It probably wasn’t intentional but the Cort Theatre, home for the next five weeks to You’re Welcome America. A Final Night With George W Bush, comedian Will Ferrell’s genial send-up of the Bush presidency, is just half a block away from the headquarters of Fox News, perhaps the only place in Manhattan where people are actually lamenting the end of the Bush presidency.
I doubt you’ll find many Fox staffers in the Cort audience but there’s nothing really mean-spirited about the show, a reprise and extension of the sketches Ferrell did on “Saturday Night Live” before he left to star in such endearingly goofy movie comedies as “Elf,” “Anchorman” and “Blades of Glory.” In fact, Ferrell is such a likeable guy that I, who literally wept when Bush was re-elected in 2004, found myself thinking that maybe the man who is the worst president in the nation’s history may not have been all that bad.
Which bothers me a little and makes me wonder why we Americans, who so revere our freedom of expression, express so little political dissent in our theater. Are today’s playwrights just too unconcerned with the sad state of our current affairs? Are today’s producers just too reluctant to put on works that deal with them? Are today’s theatergoers just too uninterested in seeing shows like that? If it weren’t for the folks down at the Culture Project there would hardly be any serious examination of American politics on a New York stage.
The Brits, as anyone who has seen the “Merry Christmas, Maggie Thatcher” number in Billy Elliot (or seen any number of David Hare plays) knows, are less squeamish about taking on their leaders. And this week I read an article about how even Russian playwrights are going after the tsar-like Vladimir Putin (click here to read it). But when you look around at the plays scheduled to open on and off-Broadway this spring, nearly all deal with interpersonal relationships between husbands and wives, parents and children, old friends. Important stuff sure, but what about the financial crisis, the wars in Iraq and Afghanistan, global warming?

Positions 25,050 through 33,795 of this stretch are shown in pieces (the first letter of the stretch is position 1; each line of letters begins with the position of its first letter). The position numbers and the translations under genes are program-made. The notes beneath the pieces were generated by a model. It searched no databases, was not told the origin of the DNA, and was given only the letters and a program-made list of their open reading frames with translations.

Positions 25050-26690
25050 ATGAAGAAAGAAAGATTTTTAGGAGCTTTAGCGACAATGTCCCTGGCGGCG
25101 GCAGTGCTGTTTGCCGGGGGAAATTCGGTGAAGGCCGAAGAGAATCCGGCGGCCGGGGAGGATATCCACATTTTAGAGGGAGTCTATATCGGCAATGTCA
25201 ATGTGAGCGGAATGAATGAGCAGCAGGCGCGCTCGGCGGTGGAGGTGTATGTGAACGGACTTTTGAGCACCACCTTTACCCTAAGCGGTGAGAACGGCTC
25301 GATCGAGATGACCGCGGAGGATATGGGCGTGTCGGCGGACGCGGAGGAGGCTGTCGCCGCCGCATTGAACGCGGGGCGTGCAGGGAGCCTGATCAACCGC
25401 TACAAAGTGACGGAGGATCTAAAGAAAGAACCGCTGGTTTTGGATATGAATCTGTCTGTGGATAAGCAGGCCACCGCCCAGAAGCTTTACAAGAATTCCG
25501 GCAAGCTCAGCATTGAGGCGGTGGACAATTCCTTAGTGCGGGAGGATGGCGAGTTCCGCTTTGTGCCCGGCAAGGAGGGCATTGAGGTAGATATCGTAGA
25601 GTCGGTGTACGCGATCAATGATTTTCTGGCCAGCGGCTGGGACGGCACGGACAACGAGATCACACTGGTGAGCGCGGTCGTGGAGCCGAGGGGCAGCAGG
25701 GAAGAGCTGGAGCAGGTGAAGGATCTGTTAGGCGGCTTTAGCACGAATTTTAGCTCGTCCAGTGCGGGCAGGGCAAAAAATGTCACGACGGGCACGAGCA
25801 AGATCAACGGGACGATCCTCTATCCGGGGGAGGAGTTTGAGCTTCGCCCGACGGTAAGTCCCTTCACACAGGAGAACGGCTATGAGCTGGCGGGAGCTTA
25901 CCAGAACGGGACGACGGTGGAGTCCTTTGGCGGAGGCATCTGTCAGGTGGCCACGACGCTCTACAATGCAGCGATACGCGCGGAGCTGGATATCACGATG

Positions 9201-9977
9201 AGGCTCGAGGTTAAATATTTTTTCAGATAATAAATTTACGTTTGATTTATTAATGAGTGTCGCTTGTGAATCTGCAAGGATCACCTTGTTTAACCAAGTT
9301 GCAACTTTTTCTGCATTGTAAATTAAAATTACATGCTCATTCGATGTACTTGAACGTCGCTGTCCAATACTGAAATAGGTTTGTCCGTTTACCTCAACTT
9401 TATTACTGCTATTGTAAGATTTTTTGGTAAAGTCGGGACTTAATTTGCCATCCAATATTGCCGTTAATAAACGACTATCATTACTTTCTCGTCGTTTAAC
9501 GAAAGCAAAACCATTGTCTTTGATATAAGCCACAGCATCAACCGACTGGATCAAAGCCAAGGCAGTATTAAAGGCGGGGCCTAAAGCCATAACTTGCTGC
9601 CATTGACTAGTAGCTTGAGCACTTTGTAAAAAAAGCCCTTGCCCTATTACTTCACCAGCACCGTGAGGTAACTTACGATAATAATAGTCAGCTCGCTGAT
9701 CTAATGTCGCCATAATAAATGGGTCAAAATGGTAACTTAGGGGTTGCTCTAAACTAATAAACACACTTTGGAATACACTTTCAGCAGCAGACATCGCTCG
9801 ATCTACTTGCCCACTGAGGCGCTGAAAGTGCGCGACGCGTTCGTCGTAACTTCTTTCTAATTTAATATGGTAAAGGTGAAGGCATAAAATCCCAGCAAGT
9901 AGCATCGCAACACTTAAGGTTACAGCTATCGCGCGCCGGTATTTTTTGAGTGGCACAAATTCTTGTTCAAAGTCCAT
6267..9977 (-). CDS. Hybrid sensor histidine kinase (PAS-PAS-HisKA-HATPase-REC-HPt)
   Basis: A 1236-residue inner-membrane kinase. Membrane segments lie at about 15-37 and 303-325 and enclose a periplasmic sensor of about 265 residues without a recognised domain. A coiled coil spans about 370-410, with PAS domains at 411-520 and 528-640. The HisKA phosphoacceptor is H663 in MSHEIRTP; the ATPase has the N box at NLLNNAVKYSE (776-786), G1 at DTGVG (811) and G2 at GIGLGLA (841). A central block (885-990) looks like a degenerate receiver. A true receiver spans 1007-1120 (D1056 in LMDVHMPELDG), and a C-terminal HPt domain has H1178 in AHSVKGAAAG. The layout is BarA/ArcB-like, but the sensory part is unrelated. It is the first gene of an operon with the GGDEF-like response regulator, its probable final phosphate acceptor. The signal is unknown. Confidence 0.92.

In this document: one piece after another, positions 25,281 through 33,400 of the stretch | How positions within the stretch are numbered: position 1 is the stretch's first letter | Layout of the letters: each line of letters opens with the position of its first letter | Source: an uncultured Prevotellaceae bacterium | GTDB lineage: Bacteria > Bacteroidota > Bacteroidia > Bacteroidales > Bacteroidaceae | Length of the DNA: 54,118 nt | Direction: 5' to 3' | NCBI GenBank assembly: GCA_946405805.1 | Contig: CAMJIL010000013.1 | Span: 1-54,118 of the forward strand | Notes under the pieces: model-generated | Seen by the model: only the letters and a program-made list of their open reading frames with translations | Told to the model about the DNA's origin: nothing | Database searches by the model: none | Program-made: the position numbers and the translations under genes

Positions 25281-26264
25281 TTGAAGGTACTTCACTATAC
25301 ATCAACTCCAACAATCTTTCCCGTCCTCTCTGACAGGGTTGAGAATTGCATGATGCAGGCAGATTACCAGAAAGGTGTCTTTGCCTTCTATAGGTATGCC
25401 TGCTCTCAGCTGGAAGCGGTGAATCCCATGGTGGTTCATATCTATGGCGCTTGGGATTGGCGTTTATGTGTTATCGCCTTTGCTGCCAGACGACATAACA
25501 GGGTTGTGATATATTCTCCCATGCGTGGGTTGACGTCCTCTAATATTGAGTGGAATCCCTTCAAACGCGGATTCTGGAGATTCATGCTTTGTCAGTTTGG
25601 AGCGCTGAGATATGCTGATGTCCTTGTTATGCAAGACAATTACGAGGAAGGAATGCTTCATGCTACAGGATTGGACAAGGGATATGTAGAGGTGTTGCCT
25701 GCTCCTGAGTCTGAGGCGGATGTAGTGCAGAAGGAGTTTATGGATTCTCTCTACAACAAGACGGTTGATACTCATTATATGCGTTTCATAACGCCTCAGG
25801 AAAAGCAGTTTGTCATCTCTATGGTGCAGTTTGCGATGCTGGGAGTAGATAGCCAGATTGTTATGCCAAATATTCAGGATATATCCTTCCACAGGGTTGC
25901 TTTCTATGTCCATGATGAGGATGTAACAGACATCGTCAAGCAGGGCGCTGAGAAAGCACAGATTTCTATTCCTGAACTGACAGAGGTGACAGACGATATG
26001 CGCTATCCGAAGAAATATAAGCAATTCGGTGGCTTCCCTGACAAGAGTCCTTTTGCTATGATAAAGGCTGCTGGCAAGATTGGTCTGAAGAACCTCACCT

Ferrell and his longtime collaborator Adam McKay, who co-wrote and directed the show, do throw some barbs about Bush’s bungled response to Hurricane Katrina and mishandling of the Iraq war into their 90-minute show. But You’re Welcome America is mainly a revue of Bush bloopers—the endless malapropisms, the Mission Accomplished flight suit prematurely celebrating victory in Iraq, the attempted exit through a stuck door at a summit meeting in China—leavened with the comedians’ trademark loony humor. There are funny bits about Barbara Bush, Condi Rice and Dubya’s delight in bestowing silly nicknames as well as frat-boy jokes about penises, “fags” and pole dancing.
The audience the night my buddy Bill and I saw the show was filled with Ferrell lovers and Bush haters who lapped up all of it. The run is pretty much sold out but even if you can’t get a ticket, you can catch the show when HBO airs the final performance on March 14.
You’re Welcome America is funny and I had a good time. Unless you’re related to Dick Cheney you probably will too. But, in the end, I can’t help thinking about the mess the real George W. Bush has left us in. And that’s no laughing matter.
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